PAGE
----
The Billings Gazette from Billings, Montana on April 22, 1986 · 5
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The Billings Gazette from Billings, Montana · 5

Billings, Montana
Issue Date:
Tuesday, April 22, 1986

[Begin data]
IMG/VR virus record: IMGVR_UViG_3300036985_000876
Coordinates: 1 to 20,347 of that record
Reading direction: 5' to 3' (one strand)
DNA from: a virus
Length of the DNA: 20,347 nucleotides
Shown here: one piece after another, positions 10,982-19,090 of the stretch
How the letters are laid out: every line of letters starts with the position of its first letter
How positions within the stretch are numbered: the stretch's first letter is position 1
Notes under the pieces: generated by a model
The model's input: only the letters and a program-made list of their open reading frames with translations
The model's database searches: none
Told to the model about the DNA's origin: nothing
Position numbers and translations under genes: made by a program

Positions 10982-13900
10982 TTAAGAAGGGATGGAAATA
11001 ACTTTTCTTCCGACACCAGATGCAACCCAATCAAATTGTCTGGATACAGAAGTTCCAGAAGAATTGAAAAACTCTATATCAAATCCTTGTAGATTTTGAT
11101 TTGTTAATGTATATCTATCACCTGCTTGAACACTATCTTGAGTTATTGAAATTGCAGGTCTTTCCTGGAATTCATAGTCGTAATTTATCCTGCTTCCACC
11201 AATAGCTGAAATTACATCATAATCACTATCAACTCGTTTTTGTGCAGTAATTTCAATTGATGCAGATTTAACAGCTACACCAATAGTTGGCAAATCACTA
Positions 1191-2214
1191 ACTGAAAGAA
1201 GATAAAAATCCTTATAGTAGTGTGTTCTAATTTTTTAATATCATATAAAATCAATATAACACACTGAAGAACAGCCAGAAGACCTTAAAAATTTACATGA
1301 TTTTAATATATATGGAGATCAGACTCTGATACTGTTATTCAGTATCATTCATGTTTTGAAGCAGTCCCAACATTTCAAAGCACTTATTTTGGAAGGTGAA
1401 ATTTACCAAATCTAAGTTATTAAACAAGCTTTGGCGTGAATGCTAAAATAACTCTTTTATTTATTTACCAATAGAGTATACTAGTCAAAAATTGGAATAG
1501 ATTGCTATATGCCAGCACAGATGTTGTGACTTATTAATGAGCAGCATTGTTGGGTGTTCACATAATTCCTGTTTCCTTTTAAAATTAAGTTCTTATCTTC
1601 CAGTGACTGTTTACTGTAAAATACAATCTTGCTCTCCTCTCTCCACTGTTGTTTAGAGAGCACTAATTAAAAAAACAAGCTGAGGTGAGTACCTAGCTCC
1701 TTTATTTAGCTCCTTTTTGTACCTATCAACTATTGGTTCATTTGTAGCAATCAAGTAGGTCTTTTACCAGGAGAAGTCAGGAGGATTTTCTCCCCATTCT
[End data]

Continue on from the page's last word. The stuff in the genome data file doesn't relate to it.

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Protect democratic rights, ex-spy urges ( By JIM GRANSBERY Of The Gazette Staff A former U.S. spy is warning the American people that the rush to tighten security to protect people from terrorists approaches the methods used by a police state. Peter N. James, a former engineer for Pratt and Whitney Aircraft his CIA cover, said Monday, "The future will be a real test of the will and courage of the people" to support such security measures without losing their democratic freedoms and rights. "I think we have a right to board a plane that is secure," he said, "but any new laws and regulations must include a system downstream so that those who are responsible (for applying them) are held accountable." "Even for covert operations, the proposals must be written and a sign-off list Included so that when the material is declassified and it is shown that public officials have been lying, there will be documentation on which they can be held accountable and brought to trial if they broke the law," he said James was in Billings for a lecture at Eastern Montana College on Monday evening. Working for the CIA and Air Force intelligence for the past 20 years, James bases his lectures on his personal experiences with Russian spies and other foreign agents and staff members of the Watergate committee. His speech was to include an explanation of how easy it is to spy on the United States, and a proposal for pulling Cuba out of the Russian camp. In an interview with The Gazette Monday afternoon, James said, "The No. 1 issue is individual rights. I support intelligence operations, but not those that infringe upon our citizens, especially under the guise of 'national security' that allow for a police state to be set up. "In the pre-Watergate period, Nixon set up a police-state climate," he said. "We did not need that. What you do is hire competent employees who do their job without breaking our laws and violating our freedoms. "And there must be paperwork to back up the actions," he said. "The greatest danger is that we will destroy democracy through apathy," said James. "My little role is to rile up students. You cannot just ignore it or let your neighbor worry about it. Public outrage works, politicians like their jobs more than issues." "Politicians and President Reagan are always flip-flopping," said James. "Reagan runs the government by trial balloon. For a week he told us he was going to attack Libya, no one protested and he went ahead. Reagan was Marcos' best friend until the day before he was run out of the Philippines." "You can bet that this Libya has a spinoff message for (Daniel) Ortega (president of Nicaragua)," James said. He added that President Reagan and his family are in personal danger now from the attack on Libya. The Libyans are already trying to justify Reagan's death, he said. James also outlined his plan for drawing Cuba and Nicaragua out of the influence of the Soviets. "We must address the problems of the economy, the poverty, and corruption," he said. "We must save the victims of superpower politics. J X PETER N. JAMES cautions about future 1 reTTPmrTTCV 8A3Ph OTYSTATE BN wants to remain in Montana, but Hatton won't rule out shutdowns THE BILLINGS GAZETTE TUESDAY, APRIL 22, 1986 m - t " - " ' 'i 7'V . . ... II Mjm "vi mm. . -v. , .-mm m . . H is , i t J ) 3 'EL Fire damage GazeMa photo by Uny Mayer A Billings firefighter dumps debris from the second-story window of an apartment house at 3402 Fifth Ave. S. during a fire Monday morning. Fire Marshal Larry McCann said the fire, which was confined to one bedroom, was started by a woman smoking a cigarette in bed. Three people were evacuated from the building's three apartments, he said. Denver hypnotist to probe for details in death case Gazette Glendtve Bureau GLENDIVE Two area men will be hypnotized next month in Denver to help them remember . more details about the vehicle parked at the Bad Route rest stop before Dexter W. Stefonek's car was found burning there last Nov. 19, Dawson County Undersherif f James George said Monday. The Denver Police Department has two detectives who are trained in hypnosis, according to Sgt. Phil Dinan of Denver. Stefonek, of Rhinelander, Wis., was reported missing last November and his body was found last month in a dump west of Glendive. The two men, whom George declined to identify, have said they saw a white four-wheel-drive Chevrolet touck parked near a car that looked like Stefonek's, George said. A man was seen pouring gasoline into the vehicle's tank. The truck had an Arizona license plate, a blue body stripe and a white topper, possibly with tinted windows, Stefonek said. It had gold hubcaps, bucket seats, chrome bumpers and cattle guard. It was made about 1976. Authorities originally said they were searching for a dirty two-tone blue van, but George and Dawson County Attorney Dick Simonton said Monday that the newly released description wasn't actually a new development Authorities had been searching for a van or a pickup, Simonton said. George added that the truck looked somewhat like a van. "There had been a little confusion over it," he said. Herpes letter is hoax KALISPELL (AP) - A letter informing KalispeU residents that they had contracted the disease herpes and asking them to submit a list of sexual contacts is a hoax, health officials say. "We don't send out notification; that's done in person or over the telephone," says Kathy Young, a nurse-practitioner for the Kalispell City-County Health Department. "We usually have our patients call us, and an the information is strictly confidential" At least three people have reported receiving the official-looking form letter saying they have tested positive for herpes, a sexually transmitted virus for which there is no known cure. Young says people should recognize the letters as bogus, as they ask recipients to list "names andor species of individuals" with whom they have had sexual contact McColley walks utf shoutfimg on Isft dtay ff smiHy hearing The first day of Bill McColley's sanity hearing ended late Monday afternoon when he walked out of court during a psychiatrist's testimony and-shouted, "You're insulting me." McColley was reacting to testimony of Dr. Donald Harr, which included a recommendation that McColley be involuntarily committed to Montana State Hospital at Warm Springs, or to a private psychiatric hospital outside Montana, because he suffers a mental disorder. "That's a hellhole," McColley said, referring to Warm Springs. "This same nut declared me to Warm Springs three years ago" Shouting as they left, McColley and his family said that they "don't recognize this court" and that District Judge G. Todd Baugh already had his mind made up. McColley and his son, Kurt, accused Harr and county officials of being paranoid themselves, especially Sheriff Mike Schaf er for ordering the April 11 evacuation of the courthouse. Employees were sent home early that day because of McColley's angry outburst in Yellowstone County Attorney Harold Hansel's office that led to involuntary-commitment proceedings against him. McColley shouted, "It's all fixed" and repeatedly objected to Hair's testimony. "He gets to tell his story, and I don't," McColley said. McColley said Harr is working with the county attorney and Sheriffs Department to get him committed. McColley also said Harr has called his entire family crazy. Ordinarily, sanity hearings are closed to the public to protect the respondent's privacy, but Monday's hearing remained open at McColley's insistence. Harr testified at the end of the day that McColley's frequent outbursts in the courtroom confirmed the diagnosis that he "definitely has a mental disorder of a significant degree." The psychiatrist said McColley meets the statutory definition of being seriously mentally ilL Although McColley is being represented by court-appointed attorney Terry Seiffert, he assisted in his own defense and questioned witnesses. Kurt McColley, who sat beside bis father, advised him and frequently commented on the proceed- The hearing resumes at 10:30 a.m. Tuesday, with McColley cross-examining Harr. Monday, McColley said he has ISO questions to ask the doctor. Throughout the day, observers in the gallery repeatedly chimed in on proceedings, prompting Baugh to admonish them. After an outburst of loud laughter in response to testimony of a witness, Baugh told them: "This is not a proceeding for your humor. Keep your comments to yourself." Complying with McColley's request for an open hearing, Baugh twice denied the state's motion to exclude observers from the courtroom. About 30 observers began the day by picketing outside the courthouse before the hearing, then filed into the courtroom, stacking their signs in the hallway. Besides Harr, Monday's witnesses included Police Chief Gene Riser, Undersheriff Mike Bloom and several Yellowstone County Detention Facility officers. During testimony, McColley accused Bloom and other deputies of "beating me to death" after he was arrested and jailed March 3L McColley claims he was taken to jail at 11 : 10 ajn. and beaten until he was transported to the hospital about two hours later. McColley was taken to the hospital after he stopped breathing, and jail officers had performed CPR, officials testified Earlier, McColley walked into the Sheriffs Department and said he swallowed "enough pills to kill an elephant," so jail officers were acting on that presumption, they testified. Kurt McColley held up a bloodstained, torn shirt, saying it was proof of an assault against his father. Prosecutors David Hoefer and Curt Bevolden objected to McColley's cross-examination of witnesses, saying he was badgering them. Upon cross-examination of sheriffs Lt Rickard Ross, McColley shouted: "I should badger him because he's the one who sat there and beat me to death." Officials denied any mistreatment of McColley. The blood on his shirt, they testified, came when emergency-room technicians placed a tube down his nose while trying to treat nun for a possible drug overdose. Existential dialogue defies reason If a man from Mars had dropped into union . leader Bill McColley's sanity hearing, no one could have explained what was happening. Someone might have told the alien, "You have to live here to understand." At 11:23 p.m., lawyers, accusers, respondent, judge and spectators heard this give-and-take between McColley and jailer Sgt Duane Clark: McColley: "Sir, did you ever beat me to death?" Sgt Clark: "Not to my knowledge." When no one in Judge G. Todd Baugh's courtroom snickered at this exchange, the answer to the question, "Who is crazy?" was apparent It was me. I was the loose nut, the hod short a brick, the clip missing a shot, in this collection of sober officials and citizens. If no one thought this existential dialogue was funny, then I would have to confess to being a bit funny myself. . The hearing rambled forward with the prosecutor making curt objections to McColley's playing to the gallery while (Toss-exarnining the witnesses. Then I thought again of the man from Mars. What would I say if he slipped into the courtroom, took a seat beside me and asked, "What's going on here?" Judge Baugh said earlier, "The issue here is whether respondent Dallas William McColley is seriously mentally ilL" At Large oC Roger With no offense intended to his honor, I would have to differ with the judge. Deciding whether McColley was sane may have been the official excuse for Monday's show, but it was not the real reason we were there. A confused woman who wandered through the courthouse, making snide and loud remarks to lawyers, detectives and others, wandered into Baugh's courtroom and took a seat She disrupted the hearing with comments on her divorce, the weather, and her displeasure with the looks of certain men present . But this show was not hers. No one was afraid of the confused lady. A lot of folks are afraid of McColley. And that, I believe, was the real issue Monday. Police Chief Gene Riser said McColley had threatened to kill him and all his men. Sgt Clark said McColley threatened to kill him, other officers and their families. In his turn, McColley accused the officers of the police and sheriffs departments of beating him "to death." Dr. Donald Harr said it was true that McColley had nearly died by his own hand. McColley had swallowed a bunch of Quaaludes, Harr said. Harr recommended that McColley be sent to a psychiatric hospital for treatment At this point McColley walked out of the hearing. Then he returned. Then he left Then he returned. Coming and going, McColley called the judge "a joke," and said Harr would declare anyone crazy. While McColley shouted at Harr, Judge Baugh shrugged and grinned sheepishly and said the hearing would continue Tuesday. Suddenly, I knew what I was seeing. I wished that the man from Mars was there so I could share my insight with him. This stuff was familiar. It was minted in the '60s, and we had a name for it 20 years ago. Back then, we called it guerrilla theater. I wonder if they have a name for it on Mars. Clawson At targe Is published Sunday, Tuesday and Thursday in The Gazette and Fridays in Enjoy! Marijuana grower gets jail term BOZEMAN (AP) A 48-year-old Bozeman man described as an eager volunteer for good causes was sentenced Monday to five weeks in jail for growing marijuana. "You're a man of great compassion," District Judge Joseph Gary told Earnest "Jiggs" Elliott before handing down the sentence. "You're 48 years old and never engaged in criminal activity. But here you are engaged in full-scale criminal activity." Elliot, named "Elk of the Year" by the local Elks Club in 198L was sentenced for felony possession of dangerous drugs. He was arrested Jan. 17 after police found several dozen large marijuana plants in a greenhouse southwest of Bozeman. Police said they had received a tip through the Missoula County sheriffs office about the growing operation. Gary also placed Elliott on five years probation, and ordered him to pay $1,000 to a fund 4- to be used to pay informants in future drug investigations, and to perform 360 hours of community service. Elliott, a landscaper, will tend grounds for the Bozeman schools this summer and next summer, authorities said. He will do the work during weekends and on summer vacation, when students are not present, Gary ruled. Gary called Elliott's activities a "vicious traffic" that "amazed" him. Defense attorney Steve Ungar of Bozeman argued against any jail time for Elliott so he could keep important landscaping contracts and because jail time would not help in his rehabilitation. Ungar brought in Ben Basham, a Bozeman businessman and former exalted ruler of the Bozeman Elks Club, as a witness. Basham described Elliott as a frequent volunteer for the fraternal organization's projects. "He was very eager to serve on committees," Basham testified. "He helped on Flag Day ceremonies, on Citizenship Day, Mother's Day." Gary agreed to delay the beginning of Elliott's sentence until Nov. 1 so the defendant could complete certain landscaping contracts, but would not forego jail time. "I'm giving you the jail time to think and as a deterrent to others," he told Elliot "If you were younger and had more crimes behind you, I'd sentence you to the penitentiary." Gallatin County Attorney Mike Salvagni showed a videotape taken by arresting officers at Elliott's greenhouse. The tape showed that Elliott used grow lights and humidifiers controlled by timers to grow the plants, which weighed 17 pounds when dried. He was originally charged with the more serious felony possession with intent to sen, which is applicable with amounts in excess of 12 pounds. The charge was reduced to simple felony possession under a plea bargain April 7.